EU Chamber pushes for investment deal
China, Europe expected to align more closely in economies
Published: Sep 10, 2020 08:43 PM

A crane transports containers at Erenhot Port in north China's Inner Mongolia Autonomous Region, Sept. 3, 2020. The border port of Erenhot has seen a total of 1,500 China-Europe freight trains passing through this year, local authorities said Friday. Photo:Xinhua

The top European business group in China on Thursday called on China and EU to complete a bilateral investment treaty (BIT) by the end of the year. While the China-EU relationship faces a growing list of obstacles from differences over issues such as Hong Kong and Xinjiang to external risks such as US' rising unilateralism, the two sides need bilateral cooperation more than ever to confront challenges facing the global economy, Chinese experts noted.

They said that both sides, not one, must make efforts and compromises to push forward cooperation, including talks on BIT.

In its annual position paper released on Thursday, the European Union Chamber of Commerce in China went to great lengths to highlight the difficulties facing the China-EU relationship, and it painted the bilateral investment deal as a must-do before the end of the year.

It is therefore imperative that the EU and China strive for a political agreement on the Comprehensive Agreement on Investment (CAI) by the end of 2020, said a EU chamber policy paper. 

In a press release for the paper, Joerg Wuttke, president of the EU Chamber, said that "there's a real sense that this is now or never."

However, the EU Chamber's paper was noticeably largely focused on oft-repeated grievances regarding issues and difficulties in the Chinese market and even waded into the political arena, noting what it calls a "clash of China's charm offensive towards European business and its 'wolf warriors' in Europe."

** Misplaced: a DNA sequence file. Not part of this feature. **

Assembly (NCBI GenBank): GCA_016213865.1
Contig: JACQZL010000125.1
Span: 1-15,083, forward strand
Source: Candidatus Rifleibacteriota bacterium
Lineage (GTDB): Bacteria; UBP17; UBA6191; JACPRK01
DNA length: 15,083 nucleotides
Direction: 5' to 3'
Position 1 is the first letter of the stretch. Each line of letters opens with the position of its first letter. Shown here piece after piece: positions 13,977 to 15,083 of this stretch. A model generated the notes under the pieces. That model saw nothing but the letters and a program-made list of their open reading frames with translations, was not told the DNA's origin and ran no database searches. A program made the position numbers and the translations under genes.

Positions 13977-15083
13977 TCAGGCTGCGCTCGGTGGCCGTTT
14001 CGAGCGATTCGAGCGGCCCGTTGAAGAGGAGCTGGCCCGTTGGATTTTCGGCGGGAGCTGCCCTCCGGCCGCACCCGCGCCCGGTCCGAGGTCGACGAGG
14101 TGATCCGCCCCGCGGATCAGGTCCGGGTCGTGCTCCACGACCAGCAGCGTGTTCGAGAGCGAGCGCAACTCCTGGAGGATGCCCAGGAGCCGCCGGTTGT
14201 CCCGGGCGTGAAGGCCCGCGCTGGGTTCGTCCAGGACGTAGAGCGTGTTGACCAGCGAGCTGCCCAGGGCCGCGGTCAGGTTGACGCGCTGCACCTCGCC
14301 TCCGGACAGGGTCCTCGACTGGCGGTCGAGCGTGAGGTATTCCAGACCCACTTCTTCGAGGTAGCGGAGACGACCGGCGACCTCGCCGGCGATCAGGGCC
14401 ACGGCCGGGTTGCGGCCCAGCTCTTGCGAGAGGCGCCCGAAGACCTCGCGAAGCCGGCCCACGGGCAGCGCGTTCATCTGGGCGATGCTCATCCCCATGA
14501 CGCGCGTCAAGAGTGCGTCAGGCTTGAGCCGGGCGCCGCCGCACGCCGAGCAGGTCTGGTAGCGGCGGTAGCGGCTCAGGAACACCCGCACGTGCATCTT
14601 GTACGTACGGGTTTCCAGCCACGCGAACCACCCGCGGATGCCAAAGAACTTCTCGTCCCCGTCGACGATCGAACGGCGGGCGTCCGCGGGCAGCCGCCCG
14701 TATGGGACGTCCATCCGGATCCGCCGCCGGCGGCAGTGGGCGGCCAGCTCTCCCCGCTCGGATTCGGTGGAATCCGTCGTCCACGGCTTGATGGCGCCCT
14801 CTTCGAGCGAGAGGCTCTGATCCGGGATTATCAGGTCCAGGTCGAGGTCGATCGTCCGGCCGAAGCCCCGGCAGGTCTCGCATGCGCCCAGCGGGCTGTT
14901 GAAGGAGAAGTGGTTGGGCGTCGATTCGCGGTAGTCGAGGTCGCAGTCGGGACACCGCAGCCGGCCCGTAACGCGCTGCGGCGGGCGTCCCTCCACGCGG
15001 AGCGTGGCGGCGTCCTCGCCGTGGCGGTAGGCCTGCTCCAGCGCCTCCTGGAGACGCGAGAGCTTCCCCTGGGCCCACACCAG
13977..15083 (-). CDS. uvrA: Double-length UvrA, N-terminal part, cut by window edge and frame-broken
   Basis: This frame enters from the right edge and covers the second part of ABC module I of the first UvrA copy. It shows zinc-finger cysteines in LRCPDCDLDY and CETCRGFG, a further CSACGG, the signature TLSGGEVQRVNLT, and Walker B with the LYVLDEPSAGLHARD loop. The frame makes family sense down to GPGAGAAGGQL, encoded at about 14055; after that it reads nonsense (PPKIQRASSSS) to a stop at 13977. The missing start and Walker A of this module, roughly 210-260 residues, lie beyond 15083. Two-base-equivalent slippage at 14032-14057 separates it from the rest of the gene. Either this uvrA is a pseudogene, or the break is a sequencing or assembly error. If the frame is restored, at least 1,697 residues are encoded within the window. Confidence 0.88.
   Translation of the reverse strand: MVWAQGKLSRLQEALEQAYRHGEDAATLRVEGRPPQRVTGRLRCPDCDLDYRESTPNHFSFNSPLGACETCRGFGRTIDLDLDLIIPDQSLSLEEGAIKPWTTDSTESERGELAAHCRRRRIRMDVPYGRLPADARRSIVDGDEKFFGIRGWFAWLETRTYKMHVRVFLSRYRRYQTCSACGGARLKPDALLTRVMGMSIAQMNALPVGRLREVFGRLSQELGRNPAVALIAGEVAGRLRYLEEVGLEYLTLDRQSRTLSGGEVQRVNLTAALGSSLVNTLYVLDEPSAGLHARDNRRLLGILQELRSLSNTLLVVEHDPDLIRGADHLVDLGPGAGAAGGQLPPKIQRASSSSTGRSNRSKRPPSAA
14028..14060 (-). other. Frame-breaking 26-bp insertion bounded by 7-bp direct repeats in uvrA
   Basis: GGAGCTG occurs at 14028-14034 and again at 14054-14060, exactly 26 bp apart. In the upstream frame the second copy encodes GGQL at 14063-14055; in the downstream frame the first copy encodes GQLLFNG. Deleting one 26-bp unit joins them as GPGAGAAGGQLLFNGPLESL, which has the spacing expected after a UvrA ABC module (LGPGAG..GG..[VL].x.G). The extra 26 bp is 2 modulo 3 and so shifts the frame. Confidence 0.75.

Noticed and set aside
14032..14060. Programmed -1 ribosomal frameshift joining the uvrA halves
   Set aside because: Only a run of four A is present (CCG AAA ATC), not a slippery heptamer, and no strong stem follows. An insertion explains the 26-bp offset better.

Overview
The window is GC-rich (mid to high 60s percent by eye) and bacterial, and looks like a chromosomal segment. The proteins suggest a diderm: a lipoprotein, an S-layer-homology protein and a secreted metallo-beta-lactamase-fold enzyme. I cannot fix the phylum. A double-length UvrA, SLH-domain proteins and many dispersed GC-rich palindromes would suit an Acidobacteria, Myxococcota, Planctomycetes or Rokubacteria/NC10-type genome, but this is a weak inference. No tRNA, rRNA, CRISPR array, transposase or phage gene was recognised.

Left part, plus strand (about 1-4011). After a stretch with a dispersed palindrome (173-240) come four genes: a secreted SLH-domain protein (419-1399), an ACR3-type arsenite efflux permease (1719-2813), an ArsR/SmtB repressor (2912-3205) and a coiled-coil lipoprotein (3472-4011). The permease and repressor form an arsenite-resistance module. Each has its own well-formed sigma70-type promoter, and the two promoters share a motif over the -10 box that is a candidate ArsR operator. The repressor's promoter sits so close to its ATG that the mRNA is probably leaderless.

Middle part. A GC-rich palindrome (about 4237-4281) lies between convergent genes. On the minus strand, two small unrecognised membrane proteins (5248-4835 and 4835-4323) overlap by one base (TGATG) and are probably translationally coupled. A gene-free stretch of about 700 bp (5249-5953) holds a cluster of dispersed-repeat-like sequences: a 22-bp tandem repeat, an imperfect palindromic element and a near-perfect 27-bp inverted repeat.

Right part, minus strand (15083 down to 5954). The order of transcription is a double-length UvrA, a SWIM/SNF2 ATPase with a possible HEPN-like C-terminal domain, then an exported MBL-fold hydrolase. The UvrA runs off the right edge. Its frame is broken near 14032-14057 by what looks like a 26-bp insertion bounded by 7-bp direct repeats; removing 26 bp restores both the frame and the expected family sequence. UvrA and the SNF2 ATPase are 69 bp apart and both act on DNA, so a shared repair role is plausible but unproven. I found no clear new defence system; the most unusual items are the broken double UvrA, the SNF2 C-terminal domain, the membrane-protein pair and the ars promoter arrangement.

Though mentioning the EU's "souring" public opinion toward China, the paper did not focus on issues in the EU itself, including tightening rules for Chinese firms' acquisitions and ambivalent stances by some EU countries on the US' crackdown on Chinese tech firm Huawei, experts noted. 

"The EU has raised some issues about the Chinese market, but there are also obstacles in the EU that must be overcome," Bai Ming, deputy director of the international market research institute at the Chinese Academy of International Trade and Economic Cooperation, told the Global Times on Thursday.

Bai said that the difficult situation posed by the COVID-19 pandemic and rising global tensions requires "political wisdom" on both sides to turn this into an opportunity for cooperation rather than conflict.

Despite the COVID-19 pandemic and their differences, Chinese and EU officials have remained in close diplomatic engagement this year, with a series of high-level meetings, where both sides have largely focused on cooperation, including the bilateral investment deal.

Chinese President Xi Jinping will hold a virtual summit meeting with German Chancellor Angela Merkel, President of the European Council Charles Michel and President of the European Commission Ursula von der Leyen on Monday, the Chinese Foreign Ministry announced on Wednesday.

Among other items, the China-EU BIT and broader economic and trade cooperation will be top on the agenda for the highly anticipated summit. 

Also, a high-level talk on China-EU cooperation to accelerate each other's digital economy and on China's latest proposal to discuss a set of rules to govern "global data security" will be held, sources said. 

While the bilateral relationship faces many complications, and some EU countries and the EU Chamber have been more focused on the negatives, the overall relationship remains on a solid track because both sides need and support each other, Cui Hongjian, director of EU Studies at the China Institute of International Studies, said.

However, "whether it's the BIT negotiations or future China-EU economic and trade cooperation, both sides need to compromise to make it work," Cui told the Global Times on Thursday. "A mutually acceptable deal won't be reached if one side is not prepared to compromise, while expecting the other side to give ground."